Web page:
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The Orion

Chico State's independent student newspaper

The Orion

Chico State's independent student newspaper

The Orion

Surviving the holidays with disordered eating

Maricarmen Becerra-Gonzalez

I was only 13 years old the first time I starved myself. It was the height of the holiday season, and that year for Christmas I was going to ask Santa for an eating disorder.

It was 2014 and the social media platform Tumblr was reaching its peak. I was a part of the last wave that endured the thigh gap epidemic.

The “thigh gap epidemic” is a phrase I like to use to describe the digital obsession with thinness — particularly on Tumblr — which then bled into other social media platforms.

From viral pictures of thigh gaps to pictures of protruding collarbones and hip bones, the message was clear: thin was in.

“Thinspo” riddled my Instagram and Tumblr feeds. Thinspo is an abbreviation for the term “thin inspiration” and refers to content across social media that promotes thinness and methods of achieving it.

This content often promotes unhealthy methods of losing weight, including long periods of fasting or starving yourself. I was hooked.

I spent hours reading articles upon articles about calories and diets. I downloaded apps meant to track my food intake and time my periods of fasting. All of this combined was my one-way ticket to disordered eating.

Disordered eating refers to unhealthy behaviors related to food or dieting that do not meet the criteria for a diagnosed eating disorder, but can be just as harmful to one’s mental health.

These behaviors can be particularly difficult to cope with during the holiday season.

Holidays such as Thanksgiving are fiercely food-centric. From food chains advertising their family meal packs to grocery stores running sales on key ingredients for Thanksgiving dinner, the holidays are designed to make you want to eat.

In response, diet-centric media begins to crank out articles on how to avoid “holiday weight gain” and how to eat responsibly surrounded by so much “temptation.” This kind of media is the gateway drug to creating eating disorder habits.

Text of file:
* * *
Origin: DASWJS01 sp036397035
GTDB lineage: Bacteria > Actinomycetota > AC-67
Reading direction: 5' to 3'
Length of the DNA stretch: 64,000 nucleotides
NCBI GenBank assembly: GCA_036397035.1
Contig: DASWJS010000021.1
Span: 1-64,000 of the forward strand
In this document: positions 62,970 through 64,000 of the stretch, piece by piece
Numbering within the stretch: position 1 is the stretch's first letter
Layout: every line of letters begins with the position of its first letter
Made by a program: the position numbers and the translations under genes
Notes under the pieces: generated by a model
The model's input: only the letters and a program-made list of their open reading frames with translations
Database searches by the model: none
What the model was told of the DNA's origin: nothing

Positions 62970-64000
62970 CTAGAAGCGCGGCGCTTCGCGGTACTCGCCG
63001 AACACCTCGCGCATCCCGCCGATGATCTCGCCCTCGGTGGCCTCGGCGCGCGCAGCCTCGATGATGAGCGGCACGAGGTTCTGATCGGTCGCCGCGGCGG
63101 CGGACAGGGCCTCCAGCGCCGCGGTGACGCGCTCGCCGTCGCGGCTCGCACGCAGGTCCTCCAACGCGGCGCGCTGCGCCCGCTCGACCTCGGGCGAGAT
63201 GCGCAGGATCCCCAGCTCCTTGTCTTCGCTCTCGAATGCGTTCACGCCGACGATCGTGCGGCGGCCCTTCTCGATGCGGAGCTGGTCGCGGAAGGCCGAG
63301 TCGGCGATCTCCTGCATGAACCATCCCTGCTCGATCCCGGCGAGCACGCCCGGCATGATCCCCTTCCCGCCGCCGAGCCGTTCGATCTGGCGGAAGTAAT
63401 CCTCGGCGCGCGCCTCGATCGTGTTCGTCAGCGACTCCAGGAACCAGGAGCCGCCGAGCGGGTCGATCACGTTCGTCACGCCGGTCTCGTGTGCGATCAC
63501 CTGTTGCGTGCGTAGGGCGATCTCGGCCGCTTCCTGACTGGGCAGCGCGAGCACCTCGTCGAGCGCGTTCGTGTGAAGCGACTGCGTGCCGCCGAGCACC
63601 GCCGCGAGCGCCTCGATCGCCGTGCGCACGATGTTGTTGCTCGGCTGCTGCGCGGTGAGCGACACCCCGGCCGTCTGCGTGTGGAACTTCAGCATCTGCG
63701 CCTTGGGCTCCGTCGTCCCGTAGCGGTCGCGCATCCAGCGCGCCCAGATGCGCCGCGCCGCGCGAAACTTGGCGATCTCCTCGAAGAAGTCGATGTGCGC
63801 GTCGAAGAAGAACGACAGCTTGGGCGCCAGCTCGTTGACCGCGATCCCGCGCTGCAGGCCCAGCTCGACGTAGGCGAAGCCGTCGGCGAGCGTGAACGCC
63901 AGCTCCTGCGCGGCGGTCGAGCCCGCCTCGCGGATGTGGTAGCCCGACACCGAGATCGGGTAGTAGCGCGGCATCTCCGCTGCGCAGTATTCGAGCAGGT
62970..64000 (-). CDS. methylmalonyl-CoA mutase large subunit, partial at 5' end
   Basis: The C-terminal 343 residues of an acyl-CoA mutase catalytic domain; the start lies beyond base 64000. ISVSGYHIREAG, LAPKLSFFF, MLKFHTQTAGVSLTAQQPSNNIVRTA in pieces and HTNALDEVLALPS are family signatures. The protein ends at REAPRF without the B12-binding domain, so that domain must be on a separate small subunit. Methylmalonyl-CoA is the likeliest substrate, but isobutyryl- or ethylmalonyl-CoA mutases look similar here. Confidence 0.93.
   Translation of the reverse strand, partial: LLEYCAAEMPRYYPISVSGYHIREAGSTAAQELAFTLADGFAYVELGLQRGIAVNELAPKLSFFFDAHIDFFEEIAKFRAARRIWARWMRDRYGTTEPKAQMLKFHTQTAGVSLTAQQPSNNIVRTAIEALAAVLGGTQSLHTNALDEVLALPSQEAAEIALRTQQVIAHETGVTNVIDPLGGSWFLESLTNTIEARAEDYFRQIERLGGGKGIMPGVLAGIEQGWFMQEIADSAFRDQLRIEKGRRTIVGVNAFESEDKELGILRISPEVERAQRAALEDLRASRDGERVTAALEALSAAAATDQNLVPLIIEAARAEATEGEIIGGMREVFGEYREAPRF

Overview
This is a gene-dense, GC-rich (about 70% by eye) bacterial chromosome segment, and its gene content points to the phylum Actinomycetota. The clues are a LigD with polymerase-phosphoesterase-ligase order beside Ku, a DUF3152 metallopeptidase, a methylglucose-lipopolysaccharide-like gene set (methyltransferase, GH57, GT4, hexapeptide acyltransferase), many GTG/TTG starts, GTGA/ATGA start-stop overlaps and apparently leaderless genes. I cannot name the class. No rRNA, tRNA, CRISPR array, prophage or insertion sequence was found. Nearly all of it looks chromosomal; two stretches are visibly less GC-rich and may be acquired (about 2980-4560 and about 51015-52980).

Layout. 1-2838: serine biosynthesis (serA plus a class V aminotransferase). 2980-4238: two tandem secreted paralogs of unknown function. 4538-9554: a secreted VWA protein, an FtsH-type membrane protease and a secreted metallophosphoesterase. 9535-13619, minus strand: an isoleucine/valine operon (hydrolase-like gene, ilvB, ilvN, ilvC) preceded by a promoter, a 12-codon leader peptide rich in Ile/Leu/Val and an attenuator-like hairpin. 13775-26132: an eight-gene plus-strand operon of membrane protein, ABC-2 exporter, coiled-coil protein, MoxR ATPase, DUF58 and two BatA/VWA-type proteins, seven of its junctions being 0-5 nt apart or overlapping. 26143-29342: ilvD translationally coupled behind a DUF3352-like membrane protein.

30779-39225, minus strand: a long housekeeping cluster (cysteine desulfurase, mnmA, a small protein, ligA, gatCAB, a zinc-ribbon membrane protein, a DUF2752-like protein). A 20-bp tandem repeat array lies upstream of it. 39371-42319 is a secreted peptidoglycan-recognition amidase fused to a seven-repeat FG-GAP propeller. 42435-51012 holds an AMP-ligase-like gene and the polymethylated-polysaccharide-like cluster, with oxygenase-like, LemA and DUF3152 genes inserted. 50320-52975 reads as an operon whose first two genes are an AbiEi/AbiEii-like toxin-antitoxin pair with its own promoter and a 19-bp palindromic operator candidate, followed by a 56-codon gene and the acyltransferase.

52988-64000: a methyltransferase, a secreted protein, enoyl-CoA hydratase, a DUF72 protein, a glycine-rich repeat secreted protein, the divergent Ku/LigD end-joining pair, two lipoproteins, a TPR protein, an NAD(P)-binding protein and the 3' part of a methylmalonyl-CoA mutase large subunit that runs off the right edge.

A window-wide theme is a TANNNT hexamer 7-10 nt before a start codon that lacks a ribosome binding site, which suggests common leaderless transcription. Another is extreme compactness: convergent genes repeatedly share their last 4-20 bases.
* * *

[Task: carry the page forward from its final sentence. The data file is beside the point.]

Many of these conflicting messages are muddied by toxic diet culture. Diet culture is a system of unhealthy food and body habits created to presumably achieve what is deemed the “ideal” body.

Diet culture often disguises itself as “healthy living” or detoxing, but can quickly spiral out of hand. It usually has to do with restricting oneself to some degree.

As the holiday season looms, it is important to be conscious of the conflicting messages that bombard us every year at the dinner table.

Eating disorder habits, including restrictive eating, are often generationally transmitted. More often than not, disordered eating behaviors begin in the home where a parent or caregiver also engages in disordered eating or negative self-talk. This development is more common among young women.

Growing up in a female-headed household, I was exposed to these messages from a very young age. I listened as the women in my life criticized their bodies for changing after experiencing childbirth, aging, weight loss, weight gain, or even just the motions of life. It was more important to blame your body for not looking “perfect” than to understand why it was changing.

I am not the only one who experiences this. For many, the holidays mean more time surrounded by family or those who engage in negative self-talk. Listening to remarks about each other’s bodies and stress from engaging in negative self-talk are all ingredients in a recipe for triggering disordered eating behaviors.

Though there is no fix-all for dealing with the shock of the holiday season to disordered eating, it’s important to remember to take time for yourself and understand that media messages about food and body are contradictory, especially this time of year.

These messages are not curated to make sense, they are made to make you feel guilt and shame, two emotions that are not synonymous with the holidays.

This season, consider closing that tab or ignoring what the social stream has to say. Instead, focus on surrounding yourself with support systems and bask in the knowledge that diet culture is toxic and invalid.

As for me? This year for Christmas I’ll be asking for a nice pair of socks.


Maricarmen Becerra-Gonzalez can be reached at [email protected]

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About the Contributor
Maricarmen Becerra-Gonzalez is a fourth year at Chico State majoring in journalism and minoring in criminal justice. Being born and raised in San Jose, CA, Chico has been a change in scenery for her. While on The Orion she is interested in exploring queerness, culture, and all forms of art. Outside of the newsroom, you can find her exploring new music, reading, or cross-stitching for fun.

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